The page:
Lutherans are not the only ones who suffer the sins of poor presiding.  I have found some of the worst offenders in Roman Catholic parishes.  In an effort to be folksy and winsome, some priests have become comedians and have stolen the spotlight from the Lord.  Lutherans Pastors often show their unfamiliarity with the liturgy while Roman Catholic Priests sometimes treat the chancel as if it were the family room and work against the mystery of Christ's presence by their casual and irreverent manner.

Once I had another Pastor say to me that he had never seen such "high church" liturgy but at the very same time he sensed that this was both natural (not contrived) and flowed directly from the character of the Divine Service.  I took it as the highest compliment.  What he was seeing is what I am trying to describe -- the most profound sense of awe, the attitude of reverence, which both diminishes us and elevates us because it invites us in.  People who do not like the ceremonial of the liturgy do appreciate the reverence which permeates what we do on Sunday morning.  No one wants a God who is uncomfortable being God.  We are drawn to the God who is every bit the Most High yet whose grace invites us into His mystery without diminishing that mystery at the same time.

Wherever you find such reverence and where you find a Pastor who, by his presiding, communicates well this awe and majesty, you need to stop and pay attention.  This is a place where the Lord is present among His people and His people know it.  This is what I believe St. Paul is referencing when he uses that term "stewards of the mystery."


Anonymous said...

Pastor Peters-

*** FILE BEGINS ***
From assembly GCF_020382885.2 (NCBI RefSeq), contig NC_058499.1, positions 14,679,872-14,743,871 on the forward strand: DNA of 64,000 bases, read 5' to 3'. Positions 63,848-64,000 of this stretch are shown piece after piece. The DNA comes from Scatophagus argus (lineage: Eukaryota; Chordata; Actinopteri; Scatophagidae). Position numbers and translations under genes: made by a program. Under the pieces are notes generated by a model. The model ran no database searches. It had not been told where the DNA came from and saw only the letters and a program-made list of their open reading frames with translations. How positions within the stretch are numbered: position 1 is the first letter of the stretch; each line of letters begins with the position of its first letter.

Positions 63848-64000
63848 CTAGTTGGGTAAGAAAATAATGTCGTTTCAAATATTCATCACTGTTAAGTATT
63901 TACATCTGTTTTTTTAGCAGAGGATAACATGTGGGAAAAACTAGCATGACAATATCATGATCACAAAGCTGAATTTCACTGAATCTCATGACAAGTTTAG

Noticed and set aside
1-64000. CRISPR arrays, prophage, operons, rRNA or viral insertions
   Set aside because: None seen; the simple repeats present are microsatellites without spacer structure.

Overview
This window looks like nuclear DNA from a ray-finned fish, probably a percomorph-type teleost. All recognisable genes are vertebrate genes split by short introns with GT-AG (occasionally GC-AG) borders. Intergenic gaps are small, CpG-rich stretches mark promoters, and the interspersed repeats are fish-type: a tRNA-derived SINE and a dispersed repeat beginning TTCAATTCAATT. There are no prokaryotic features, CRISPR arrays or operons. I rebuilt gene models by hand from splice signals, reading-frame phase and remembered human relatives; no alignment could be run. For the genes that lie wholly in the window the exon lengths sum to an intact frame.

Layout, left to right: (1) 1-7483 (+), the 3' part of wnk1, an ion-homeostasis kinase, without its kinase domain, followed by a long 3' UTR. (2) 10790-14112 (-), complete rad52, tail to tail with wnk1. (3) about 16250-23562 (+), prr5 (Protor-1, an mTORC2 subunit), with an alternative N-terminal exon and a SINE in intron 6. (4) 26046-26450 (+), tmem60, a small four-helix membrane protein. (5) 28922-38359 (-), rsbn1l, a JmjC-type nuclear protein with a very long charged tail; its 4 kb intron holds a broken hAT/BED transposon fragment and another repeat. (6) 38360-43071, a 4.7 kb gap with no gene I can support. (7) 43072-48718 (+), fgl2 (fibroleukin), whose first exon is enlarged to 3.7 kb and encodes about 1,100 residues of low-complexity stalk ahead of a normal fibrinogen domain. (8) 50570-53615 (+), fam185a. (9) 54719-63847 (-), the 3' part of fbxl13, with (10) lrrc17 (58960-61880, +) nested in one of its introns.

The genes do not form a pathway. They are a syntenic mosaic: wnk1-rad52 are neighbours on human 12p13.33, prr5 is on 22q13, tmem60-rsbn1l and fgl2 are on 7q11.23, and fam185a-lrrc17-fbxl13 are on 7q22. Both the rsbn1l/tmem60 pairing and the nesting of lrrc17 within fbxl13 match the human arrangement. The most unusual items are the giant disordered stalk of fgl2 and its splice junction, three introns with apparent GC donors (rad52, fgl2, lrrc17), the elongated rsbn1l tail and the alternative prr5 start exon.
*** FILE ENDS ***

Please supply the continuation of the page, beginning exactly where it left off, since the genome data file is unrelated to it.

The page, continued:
Is it a legitimate concern that a pastor or laity can be ill-equipped for certain levels of ceremony? The "higher" church you go, in terms of ceremony, more detail and therefore planning, coordination, and execution are necessary for a pastor to preside well. How does a pastor or a congregation discern when increasing ceremony, and thus complexity, cease to be salutary and begin to present stumbling blocks?

Pastor Peters said...

Sadly what you say is true. Though it is due to poor role models in the parishes and a lack of attention given to worship in the seminary (better today than a generation ago) but you start somewhere... teaching and personal practice that models this for the people. I have had many folks over the years ask me how to make the sign of the cross even though I never tell them to do it -- I merely point out where it might be done and I do it. You start and grow into it, teaching as you go, and it will come for both of you.

Anonymous said...

Pastor Peters-

I understand and agree with your approach of modeling and instruction. As a layman I have appreciated this very approach by faithful pastors seeking to return reverence and awe to the service. I haven't fully fleshed out my thoughts, but I am thinking more about the resources, using the term broadly, of the congregation and pastor. Do varying levels of "resources," be they spiritual, musical, intellectual, financial, organizational, or others, require some discernment when considering how ceremonial a service should be before confusion or offense are legitimately considered?

I've read other liturgical pastors in our synod who suggest that practices should be continually developed and improved over time, or a congregation becomes stagnant. I know this is stretching a bit beyond the substance of your post, but it seems related to me.